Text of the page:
Business / Economy

Aging nation means challenges, opportunities

By Li Jiabao (China Daily) Updated: 2014-01-30 07:36

Aging nation means challenges, opportunities

Increase in the senior population means a decrease in labor force, but brings great business opportunities for companies providing related services, Li Jiabao reports

The fast expansion of China's elderly population will severely challenge the nation's economic restructuring process because of the decrease in its labor force and the lackluster coverage of its social security system, officials said.

But the increase in the aging population also means great business opportunities for companies providing senior care services, because the world's second-largest economy is on track to expand domestic demand to maintain sustainable growth, experts added.

"Undoubtedly, the aging process of China's population will bring many unpredictable challenges to the country's development," Gu Xiulian, former vice-chairwoman of the Standing Committee of the National People's Congress, told a forum in November.

"The country has stepped into an aging society while its economy and society are still developing. The aging challenge is complex, huge as well as urgent in view of the weak economic foundation.

Compared with developed economies, China faces the double pressure of improving the lives of the huge senior population and maintain economic development," she added.

Li Wei, director of the Development and Research Center of the State Council, said China is not a severely aging country at present, but is on track to see a fast aging process because of family planning policies, accelerated urbanization and industrialization as well as decreasing fertility rates.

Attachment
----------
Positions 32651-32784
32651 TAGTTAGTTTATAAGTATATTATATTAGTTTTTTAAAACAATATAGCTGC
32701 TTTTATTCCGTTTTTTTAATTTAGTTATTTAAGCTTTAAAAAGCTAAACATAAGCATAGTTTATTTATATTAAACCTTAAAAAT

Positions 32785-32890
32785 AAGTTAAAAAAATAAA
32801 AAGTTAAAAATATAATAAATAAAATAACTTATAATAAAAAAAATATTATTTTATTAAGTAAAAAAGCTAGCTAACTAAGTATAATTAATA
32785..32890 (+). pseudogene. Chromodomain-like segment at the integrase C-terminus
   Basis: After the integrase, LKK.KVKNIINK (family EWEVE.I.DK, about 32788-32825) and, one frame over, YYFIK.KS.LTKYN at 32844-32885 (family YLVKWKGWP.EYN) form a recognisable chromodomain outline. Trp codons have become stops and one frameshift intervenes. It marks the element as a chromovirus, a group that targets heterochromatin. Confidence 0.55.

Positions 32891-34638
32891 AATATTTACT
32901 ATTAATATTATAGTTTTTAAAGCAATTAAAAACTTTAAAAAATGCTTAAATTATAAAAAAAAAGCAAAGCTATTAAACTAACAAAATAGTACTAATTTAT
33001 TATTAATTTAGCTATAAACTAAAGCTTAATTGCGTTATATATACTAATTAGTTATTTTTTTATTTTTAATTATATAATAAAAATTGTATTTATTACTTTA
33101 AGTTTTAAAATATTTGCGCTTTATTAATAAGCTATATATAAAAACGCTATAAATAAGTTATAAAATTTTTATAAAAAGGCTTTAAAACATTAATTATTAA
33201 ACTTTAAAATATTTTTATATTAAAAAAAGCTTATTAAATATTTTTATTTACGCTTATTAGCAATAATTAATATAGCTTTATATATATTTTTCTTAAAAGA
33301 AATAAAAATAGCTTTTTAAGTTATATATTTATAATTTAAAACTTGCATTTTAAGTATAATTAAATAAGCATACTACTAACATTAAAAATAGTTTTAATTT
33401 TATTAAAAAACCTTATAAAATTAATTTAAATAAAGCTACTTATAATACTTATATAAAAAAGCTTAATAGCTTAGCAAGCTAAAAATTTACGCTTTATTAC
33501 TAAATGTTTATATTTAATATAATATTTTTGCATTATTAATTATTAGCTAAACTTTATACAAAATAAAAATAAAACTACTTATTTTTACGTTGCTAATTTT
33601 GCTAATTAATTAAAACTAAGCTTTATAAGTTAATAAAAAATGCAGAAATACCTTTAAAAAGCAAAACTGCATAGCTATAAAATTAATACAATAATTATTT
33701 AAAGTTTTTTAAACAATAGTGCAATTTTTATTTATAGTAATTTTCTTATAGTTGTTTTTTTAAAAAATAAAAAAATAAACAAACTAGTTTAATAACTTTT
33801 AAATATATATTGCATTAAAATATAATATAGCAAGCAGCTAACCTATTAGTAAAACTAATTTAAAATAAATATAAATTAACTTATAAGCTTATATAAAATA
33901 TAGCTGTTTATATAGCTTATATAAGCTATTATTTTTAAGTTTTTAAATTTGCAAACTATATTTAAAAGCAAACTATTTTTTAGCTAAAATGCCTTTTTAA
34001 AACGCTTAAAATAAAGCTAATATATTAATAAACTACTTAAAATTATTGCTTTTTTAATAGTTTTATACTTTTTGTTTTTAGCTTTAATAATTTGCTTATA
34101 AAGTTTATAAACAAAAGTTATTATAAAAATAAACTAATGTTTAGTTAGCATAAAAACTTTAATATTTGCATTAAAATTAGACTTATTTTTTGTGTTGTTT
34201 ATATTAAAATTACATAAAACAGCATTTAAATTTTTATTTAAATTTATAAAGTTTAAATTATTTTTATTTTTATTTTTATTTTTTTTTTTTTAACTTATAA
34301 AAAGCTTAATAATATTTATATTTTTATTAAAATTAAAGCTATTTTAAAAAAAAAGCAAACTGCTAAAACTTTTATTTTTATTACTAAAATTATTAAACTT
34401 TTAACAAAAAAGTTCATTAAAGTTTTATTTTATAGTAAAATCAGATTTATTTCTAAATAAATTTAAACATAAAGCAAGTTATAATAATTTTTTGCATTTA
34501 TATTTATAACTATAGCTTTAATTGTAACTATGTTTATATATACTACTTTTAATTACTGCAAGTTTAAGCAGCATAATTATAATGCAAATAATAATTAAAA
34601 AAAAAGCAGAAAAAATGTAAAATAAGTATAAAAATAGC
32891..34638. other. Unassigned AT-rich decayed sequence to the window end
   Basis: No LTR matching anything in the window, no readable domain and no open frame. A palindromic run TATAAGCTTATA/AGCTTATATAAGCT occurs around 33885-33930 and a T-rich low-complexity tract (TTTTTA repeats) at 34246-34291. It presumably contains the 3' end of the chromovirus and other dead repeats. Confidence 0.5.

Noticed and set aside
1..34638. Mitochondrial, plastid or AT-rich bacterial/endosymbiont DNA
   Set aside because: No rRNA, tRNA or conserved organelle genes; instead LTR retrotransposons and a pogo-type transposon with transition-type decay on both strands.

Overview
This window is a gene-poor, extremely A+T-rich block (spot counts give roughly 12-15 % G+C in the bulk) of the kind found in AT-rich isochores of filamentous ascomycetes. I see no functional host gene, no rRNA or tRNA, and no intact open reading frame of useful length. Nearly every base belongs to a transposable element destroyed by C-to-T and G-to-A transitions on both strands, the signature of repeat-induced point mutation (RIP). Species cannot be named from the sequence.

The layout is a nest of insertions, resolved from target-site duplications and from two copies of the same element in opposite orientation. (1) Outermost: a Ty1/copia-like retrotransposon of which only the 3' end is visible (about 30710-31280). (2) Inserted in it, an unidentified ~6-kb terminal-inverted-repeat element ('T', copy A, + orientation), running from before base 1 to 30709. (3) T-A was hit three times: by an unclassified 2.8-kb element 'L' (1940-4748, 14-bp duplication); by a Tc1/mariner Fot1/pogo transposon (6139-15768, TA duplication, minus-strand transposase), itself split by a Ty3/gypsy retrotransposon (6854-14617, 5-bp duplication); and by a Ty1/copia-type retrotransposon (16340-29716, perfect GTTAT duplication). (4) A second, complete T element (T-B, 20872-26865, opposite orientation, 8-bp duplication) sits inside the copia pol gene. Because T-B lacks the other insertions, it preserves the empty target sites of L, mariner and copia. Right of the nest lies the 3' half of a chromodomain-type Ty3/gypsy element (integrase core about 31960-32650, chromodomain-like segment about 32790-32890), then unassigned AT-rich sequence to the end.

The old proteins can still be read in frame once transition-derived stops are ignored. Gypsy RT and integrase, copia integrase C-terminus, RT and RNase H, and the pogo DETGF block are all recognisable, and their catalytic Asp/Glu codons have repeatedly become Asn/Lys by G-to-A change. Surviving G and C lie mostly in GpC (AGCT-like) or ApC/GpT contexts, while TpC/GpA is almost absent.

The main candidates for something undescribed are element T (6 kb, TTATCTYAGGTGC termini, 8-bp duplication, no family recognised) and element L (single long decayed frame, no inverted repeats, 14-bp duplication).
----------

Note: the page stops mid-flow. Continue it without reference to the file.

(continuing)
At the end of 2001, people aged 60 or above accounted for 10.33 percent of the whole population, while those aged 65 or above made up 7 percent of the population.

In November 2010, senior citizens accounted for 13.26 percent of the population, with 8.87 percent aged 65 or above.

In 2025, the elderly population will account for more than 20 percent of the total with about 12 percent aged 65 or above. In 2050, people aged 65 or above will make up one-quarter of the total population, Li said.

"Each day, China has about 25,000 more people aged 60. Actually, in September, China's elderly population surpassed the 200-million mark," said Hu Xiaoyi, vice-minister of human resources and social security.

China's elderly population will exceed 300 million in 2025 and 400 million in 2034, according to Minister of Civil Affairs Li Liguo.

However, a total of 440,000 elderly services institutions in China only provided about 4.2 million beds by the end of 2012, according to the Ministry of Civil Affairs.

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